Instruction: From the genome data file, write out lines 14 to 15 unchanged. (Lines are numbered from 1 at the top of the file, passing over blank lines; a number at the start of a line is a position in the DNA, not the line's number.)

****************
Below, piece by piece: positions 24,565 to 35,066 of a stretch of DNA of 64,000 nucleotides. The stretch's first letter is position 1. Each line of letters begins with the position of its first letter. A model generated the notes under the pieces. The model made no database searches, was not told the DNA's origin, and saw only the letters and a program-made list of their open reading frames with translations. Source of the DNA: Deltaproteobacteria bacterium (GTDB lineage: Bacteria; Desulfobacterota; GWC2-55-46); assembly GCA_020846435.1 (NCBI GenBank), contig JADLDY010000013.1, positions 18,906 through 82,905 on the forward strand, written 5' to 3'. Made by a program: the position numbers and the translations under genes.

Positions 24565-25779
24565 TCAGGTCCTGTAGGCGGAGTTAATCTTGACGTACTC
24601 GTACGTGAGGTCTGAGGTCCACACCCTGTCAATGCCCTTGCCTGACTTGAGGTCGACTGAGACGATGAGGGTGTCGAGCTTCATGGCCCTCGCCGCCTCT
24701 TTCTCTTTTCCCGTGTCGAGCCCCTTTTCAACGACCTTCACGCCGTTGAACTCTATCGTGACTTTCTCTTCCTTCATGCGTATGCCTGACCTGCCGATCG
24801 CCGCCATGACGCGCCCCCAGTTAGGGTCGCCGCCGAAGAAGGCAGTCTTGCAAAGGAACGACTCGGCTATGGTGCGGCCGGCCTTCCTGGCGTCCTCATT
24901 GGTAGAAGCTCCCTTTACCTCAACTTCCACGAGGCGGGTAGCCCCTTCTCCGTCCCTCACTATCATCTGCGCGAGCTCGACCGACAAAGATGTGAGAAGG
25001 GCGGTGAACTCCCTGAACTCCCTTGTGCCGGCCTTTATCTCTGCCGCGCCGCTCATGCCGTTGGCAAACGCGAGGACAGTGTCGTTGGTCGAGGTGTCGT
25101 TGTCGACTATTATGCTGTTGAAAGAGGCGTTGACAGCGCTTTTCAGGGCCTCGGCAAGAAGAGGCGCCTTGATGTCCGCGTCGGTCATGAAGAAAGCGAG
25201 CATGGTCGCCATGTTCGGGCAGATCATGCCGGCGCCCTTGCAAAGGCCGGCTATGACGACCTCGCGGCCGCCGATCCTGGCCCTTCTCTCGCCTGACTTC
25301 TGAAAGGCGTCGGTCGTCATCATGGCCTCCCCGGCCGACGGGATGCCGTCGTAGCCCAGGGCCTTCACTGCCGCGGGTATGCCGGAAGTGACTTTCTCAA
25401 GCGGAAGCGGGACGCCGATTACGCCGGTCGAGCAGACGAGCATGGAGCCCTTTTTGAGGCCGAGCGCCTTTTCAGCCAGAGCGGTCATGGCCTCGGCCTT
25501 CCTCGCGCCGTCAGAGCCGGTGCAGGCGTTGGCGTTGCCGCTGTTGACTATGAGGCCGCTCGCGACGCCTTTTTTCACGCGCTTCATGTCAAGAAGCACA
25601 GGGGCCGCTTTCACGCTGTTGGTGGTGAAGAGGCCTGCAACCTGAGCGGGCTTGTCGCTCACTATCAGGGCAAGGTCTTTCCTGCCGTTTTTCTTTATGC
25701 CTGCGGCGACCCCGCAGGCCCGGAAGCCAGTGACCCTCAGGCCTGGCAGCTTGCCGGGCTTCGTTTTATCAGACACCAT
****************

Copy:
25601 GGGGCCGCTTTCACGCTGTTGGTGGTGAAGAGGCCTGCAACCTGAGCGGGCTTGTCGCTCACTATCAGGGCAAGGTCTTTCCTGCCGTTTTTCTTTATGC
25701 CTGCGGCGACCCCGCAGGCCCGGAAGCCAGTGACCCTCAGGCCTGGCAGCTTGCCGGGCTTCGTTTTATCAGACACCAT